If she does not give her wine to-day, she sells it so cheaply—lying girt by vine-clad hills—that many of her sons are drunk and merry still. The sociable habit of setting a table in the open street prevails at Amboise. Around it labourers take their evening meal, to the accompaniment of song and sunburnt mirth. It sounds poetic and it looks picturesque,—like a picture by Teniers or Jan Steen,—but it is not a habit conducive to repose.
As far as I can judge,—after a month's experience,—the one thing no inhabitant of Amboise ever does is to go to bed. At midnight the river front is alive with cheerful and strident voices. The French countryman habitually speaks to his neighbour as if he were half a mile away; and when a score of countrymen are conversing in this key, the air rings with their clamour. They sing in the same lusty fashion; not through closed lips, as is the custom of English singers, but rolling out the notes with volcanic energy from the deep craters of their throats. When our admirable waiter—who is also our best friend—frees his soul in song as he is setting the table, the walls of the dining-room quiver and vibrate. By five o'clock in the morning every one except ourselves is on foot and out of doors. We might as well be, for it is custom, not sleep, which keeps us in our beds. The hay wagons are rolling over the bridge, the farmhands are going to work, the waiter, in an easy undress, is exchanging voluble greetings with his many acquaintances, the life of the town has begun.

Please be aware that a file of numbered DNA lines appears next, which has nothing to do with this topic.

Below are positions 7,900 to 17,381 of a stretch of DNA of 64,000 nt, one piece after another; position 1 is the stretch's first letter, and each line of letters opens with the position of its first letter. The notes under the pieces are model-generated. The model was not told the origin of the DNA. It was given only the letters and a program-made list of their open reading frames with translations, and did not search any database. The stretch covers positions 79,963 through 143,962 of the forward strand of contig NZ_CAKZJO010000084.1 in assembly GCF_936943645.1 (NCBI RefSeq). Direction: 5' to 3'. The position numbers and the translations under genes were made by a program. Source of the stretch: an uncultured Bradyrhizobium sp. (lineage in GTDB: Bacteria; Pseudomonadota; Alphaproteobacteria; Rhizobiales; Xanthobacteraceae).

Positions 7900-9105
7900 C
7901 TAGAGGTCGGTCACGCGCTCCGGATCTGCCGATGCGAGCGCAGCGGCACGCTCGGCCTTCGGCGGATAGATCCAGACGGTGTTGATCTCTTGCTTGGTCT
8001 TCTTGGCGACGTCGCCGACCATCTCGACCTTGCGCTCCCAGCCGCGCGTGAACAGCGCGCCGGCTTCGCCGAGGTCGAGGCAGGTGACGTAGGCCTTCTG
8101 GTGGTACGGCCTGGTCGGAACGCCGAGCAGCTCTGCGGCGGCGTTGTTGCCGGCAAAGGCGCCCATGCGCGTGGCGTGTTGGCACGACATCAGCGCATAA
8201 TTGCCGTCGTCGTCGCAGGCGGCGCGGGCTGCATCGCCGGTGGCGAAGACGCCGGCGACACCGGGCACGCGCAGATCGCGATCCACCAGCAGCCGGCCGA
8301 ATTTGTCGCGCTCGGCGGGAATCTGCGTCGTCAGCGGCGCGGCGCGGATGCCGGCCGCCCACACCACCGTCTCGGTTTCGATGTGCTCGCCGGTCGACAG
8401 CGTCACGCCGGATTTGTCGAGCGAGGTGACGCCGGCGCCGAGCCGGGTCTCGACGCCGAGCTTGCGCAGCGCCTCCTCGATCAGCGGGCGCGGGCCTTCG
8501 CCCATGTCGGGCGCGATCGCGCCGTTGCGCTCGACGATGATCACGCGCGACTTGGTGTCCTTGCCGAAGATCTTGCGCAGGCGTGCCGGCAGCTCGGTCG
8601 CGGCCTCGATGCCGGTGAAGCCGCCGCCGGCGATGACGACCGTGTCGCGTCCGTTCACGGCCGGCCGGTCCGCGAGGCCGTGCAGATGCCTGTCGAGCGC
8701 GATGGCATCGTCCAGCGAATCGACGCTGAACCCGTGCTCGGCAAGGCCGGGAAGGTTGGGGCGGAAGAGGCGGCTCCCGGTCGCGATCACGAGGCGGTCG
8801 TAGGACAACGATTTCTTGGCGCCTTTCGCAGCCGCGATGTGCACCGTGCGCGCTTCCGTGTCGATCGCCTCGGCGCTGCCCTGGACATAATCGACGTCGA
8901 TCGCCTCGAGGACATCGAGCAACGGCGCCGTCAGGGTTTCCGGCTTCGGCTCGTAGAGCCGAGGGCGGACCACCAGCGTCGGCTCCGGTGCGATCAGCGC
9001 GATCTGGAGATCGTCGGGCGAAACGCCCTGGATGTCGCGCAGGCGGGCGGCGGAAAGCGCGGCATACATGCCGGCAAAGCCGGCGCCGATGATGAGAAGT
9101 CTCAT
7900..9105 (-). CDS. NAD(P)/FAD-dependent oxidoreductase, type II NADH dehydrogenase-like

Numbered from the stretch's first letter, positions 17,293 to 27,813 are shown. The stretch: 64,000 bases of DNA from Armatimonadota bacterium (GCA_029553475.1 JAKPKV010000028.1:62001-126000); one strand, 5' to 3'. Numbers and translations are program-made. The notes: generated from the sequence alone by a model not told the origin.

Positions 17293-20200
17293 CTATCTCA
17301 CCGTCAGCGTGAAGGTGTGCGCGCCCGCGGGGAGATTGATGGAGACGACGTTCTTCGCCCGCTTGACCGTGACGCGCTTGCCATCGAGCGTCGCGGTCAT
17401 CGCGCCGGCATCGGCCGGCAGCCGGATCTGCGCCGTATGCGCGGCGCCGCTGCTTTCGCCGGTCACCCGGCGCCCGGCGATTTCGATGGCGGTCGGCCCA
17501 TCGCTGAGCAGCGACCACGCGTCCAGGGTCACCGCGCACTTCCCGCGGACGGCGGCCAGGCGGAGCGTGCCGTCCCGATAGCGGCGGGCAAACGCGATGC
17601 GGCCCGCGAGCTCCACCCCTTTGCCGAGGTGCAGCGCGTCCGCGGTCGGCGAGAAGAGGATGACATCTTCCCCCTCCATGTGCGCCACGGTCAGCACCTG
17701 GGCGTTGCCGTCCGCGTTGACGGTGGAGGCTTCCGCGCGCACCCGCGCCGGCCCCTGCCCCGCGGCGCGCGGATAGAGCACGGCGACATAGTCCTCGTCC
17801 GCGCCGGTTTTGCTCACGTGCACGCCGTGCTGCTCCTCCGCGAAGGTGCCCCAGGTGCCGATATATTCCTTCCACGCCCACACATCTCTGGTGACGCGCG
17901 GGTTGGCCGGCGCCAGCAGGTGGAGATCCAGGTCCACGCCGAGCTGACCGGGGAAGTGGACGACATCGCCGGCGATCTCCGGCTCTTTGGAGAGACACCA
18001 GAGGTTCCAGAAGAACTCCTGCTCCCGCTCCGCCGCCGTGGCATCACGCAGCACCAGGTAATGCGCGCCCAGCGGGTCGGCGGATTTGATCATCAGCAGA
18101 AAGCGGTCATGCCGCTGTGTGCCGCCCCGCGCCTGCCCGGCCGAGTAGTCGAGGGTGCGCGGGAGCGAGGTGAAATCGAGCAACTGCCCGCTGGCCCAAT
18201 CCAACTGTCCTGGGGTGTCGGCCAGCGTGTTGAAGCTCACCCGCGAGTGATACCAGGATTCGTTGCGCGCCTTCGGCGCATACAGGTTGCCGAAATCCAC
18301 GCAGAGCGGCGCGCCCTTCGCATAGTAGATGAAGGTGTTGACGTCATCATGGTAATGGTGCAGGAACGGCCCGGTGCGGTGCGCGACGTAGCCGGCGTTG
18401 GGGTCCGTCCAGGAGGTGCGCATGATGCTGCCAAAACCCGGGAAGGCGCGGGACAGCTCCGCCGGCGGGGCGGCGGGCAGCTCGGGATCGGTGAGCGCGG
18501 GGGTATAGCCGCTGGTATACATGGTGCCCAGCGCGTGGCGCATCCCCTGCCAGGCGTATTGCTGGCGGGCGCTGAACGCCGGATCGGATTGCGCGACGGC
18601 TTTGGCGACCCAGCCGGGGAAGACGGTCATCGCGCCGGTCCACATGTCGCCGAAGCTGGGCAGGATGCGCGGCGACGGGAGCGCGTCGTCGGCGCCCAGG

The ordinary week-day life, I mean, for on Sundays the market people have assembled by four, and there are nights when the noises never cease. It is no unusual thing to be awakened, an hour or two after midnight, by a tumult so loud and deep that my first impression is one of conspiracy or revolution. The sound is not unlike the hoarse roar of Sir Henry Irving's admirably trained mobs,—the only mobs I have ever heard,—and I jump out of bed, wondering if the President has been shot, or the Chamber of Deputies blown up by malcontents. Can these country people have heard the news, as the shepherds of Peloponnesus heard of the fall of Syracuse, through the gossiping of wood devils, and, like the shepherds, have hastened to carry the intelligence? When I look out of my window, the crowd seems small for the uproar it is making. Armand, the waiter, who, I am convinced, merely dozes on a dining-room chair, so as to be in readiness for any diversion, stands in the middle of the road, gesticulating with fine dramatic gestures. I cannot hear what is being said, because everybody is speaking at once; but after a while the excitement dies away, and the group slowly disperses, shouting final vociferations from out of the surrounding darkness. The next day when I ask the cause of the disturbance, Armand looks puzzled at my question. He does not seem aware that anything out of the way has happened; but finally explains that "quelques amis" were passing the hotel, and that Madame must have heard them stop and talk. The incident is apparently too common an occurrence to linger in his mind.